Characterization of Aquamicrobium defluvii gen. nov. sp. nov., a thiophene-2-carboxylate-metabolizing bacterium from activated sludge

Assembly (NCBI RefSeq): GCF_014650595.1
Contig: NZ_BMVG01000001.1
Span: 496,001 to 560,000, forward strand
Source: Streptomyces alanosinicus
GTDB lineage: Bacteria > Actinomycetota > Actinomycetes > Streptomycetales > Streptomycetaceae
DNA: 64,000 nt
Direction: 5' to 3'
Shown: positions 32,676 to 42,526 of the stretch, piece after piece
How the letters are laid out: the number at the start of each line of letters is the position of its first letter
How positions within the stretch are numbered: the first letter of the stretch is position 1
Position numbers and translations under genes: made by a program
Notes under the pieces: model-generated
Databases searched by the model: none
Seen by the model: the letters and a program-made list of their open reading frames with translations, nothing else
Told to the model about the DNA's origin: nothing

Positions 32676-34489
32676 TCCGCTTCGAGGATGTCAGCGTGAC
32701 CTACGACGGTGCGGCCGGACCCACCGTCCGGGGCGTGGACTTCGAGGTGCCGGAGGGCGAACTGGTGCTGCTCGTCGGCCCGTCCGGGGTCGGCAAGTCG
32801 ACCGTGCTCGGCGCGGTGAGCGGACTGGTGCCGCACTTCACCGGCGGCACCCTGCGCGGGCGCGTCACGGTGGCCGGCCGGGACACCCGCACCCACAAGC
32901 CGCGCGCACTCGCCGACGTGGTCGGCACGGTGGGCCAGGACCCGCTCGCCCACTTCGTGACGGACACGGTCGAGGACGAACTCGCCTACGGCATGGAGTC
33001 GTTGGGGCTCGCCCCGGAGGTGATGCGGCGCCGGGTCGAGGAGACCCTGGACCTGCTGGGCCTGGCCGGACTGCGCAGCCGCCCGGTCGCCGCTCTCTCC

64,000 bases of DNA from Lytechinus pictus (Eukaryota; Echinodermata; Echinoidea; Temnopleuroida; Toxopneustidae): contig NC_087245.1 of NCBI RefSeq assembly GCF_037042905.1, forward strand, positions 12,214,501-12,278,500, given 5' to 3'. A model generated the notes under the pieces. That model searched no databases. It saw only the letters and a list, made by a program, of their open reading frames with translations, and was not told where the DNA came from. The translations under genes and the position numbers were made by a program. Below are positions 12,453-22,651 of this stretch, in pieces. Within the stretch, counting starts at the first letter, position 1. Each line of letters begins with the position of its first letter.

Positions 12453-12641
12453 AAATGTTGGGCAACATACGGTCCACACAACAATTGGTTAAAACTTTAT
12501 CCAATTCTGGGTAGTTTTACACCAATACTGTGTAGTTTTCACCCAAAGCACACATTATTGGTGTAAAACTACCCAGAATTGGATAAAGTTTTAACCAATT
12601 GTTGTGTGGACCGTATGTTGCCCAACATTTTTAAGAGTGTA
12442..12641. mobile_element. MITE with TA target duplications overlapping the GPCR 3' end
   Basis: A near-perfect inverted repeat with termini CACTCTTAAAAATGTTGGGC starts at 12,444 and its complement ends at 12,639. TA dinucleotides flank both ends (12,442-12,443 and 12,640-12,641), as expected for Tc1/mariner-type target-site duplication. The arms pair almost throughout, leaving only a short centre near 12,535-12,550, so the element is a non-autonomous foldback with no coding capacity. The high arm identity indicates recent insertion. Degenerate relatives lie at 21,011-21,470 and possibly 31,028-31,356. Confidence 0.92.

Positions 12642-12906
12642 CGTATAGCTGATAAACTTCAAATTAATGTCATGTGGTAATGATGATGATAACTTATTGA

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A gram-negative bacterium was isolated from activated sewage sludge with thiophene-2-carboxylate as the sole source of carbon and with nitrate as an electron acceptor. The isolate, strain NKK, was a motile, oxidase- and catalase-positive, rod-like bacterium with a G+C content of 61.7 mol%. Besides nitrate, oxygen could serve as a terminal electron acceptor. Among many carbon sources tested, only a few sugars, fatty acids, and thiophene-2-carboxylate supported growth. Other heterocyclic compounds were not used. The sulfur atom of thiophene-2-carboxylate was oxidized to thiosulfate when cells were grown aerobically, or to elemental sulfur when cells were grown anaerobically with nitrate. Nitrate was reduced to nitrite. Growth on thiophene-2-carboxylate was dependent on the addition of molybdate to the medium. Tungstate, a specific antagonist of molybdate, inhibited growth on thiophene-2-carboxylate at concentrations > 10–7 M. Three inducible enzymes involved in the metabolism of thiophene-2-carboxylate were detected: an ATP-, CoA-, thiophene-2-carboxylate- and Mg2+-dependent thiophene-2-carboxyl-CoA ligase (AMP-forming), a molybdenum-containing thiophene-2-carboxyl-CoA dehydrogenase, and a thiophene-2-carboxyl-CoA thioesterase. The sequence of the 16S rRNA gene suggested a classification of strain NKK within the α-subgroup of the Proteobacteria as a new genus and species, Aquamicrobium defluvii gen. nov. sp. nov. (DSM 11603), closely related to Mesorhizobium sp. and Phyllobacterium sp., but representing a distinct lineage equal in depth to those of the two mentioned genera. Aquamicrobium defluvii can be distinguished from both genera by a distinct spectrum of substrates, the maximal growth temperature, and a different salt tolerance.
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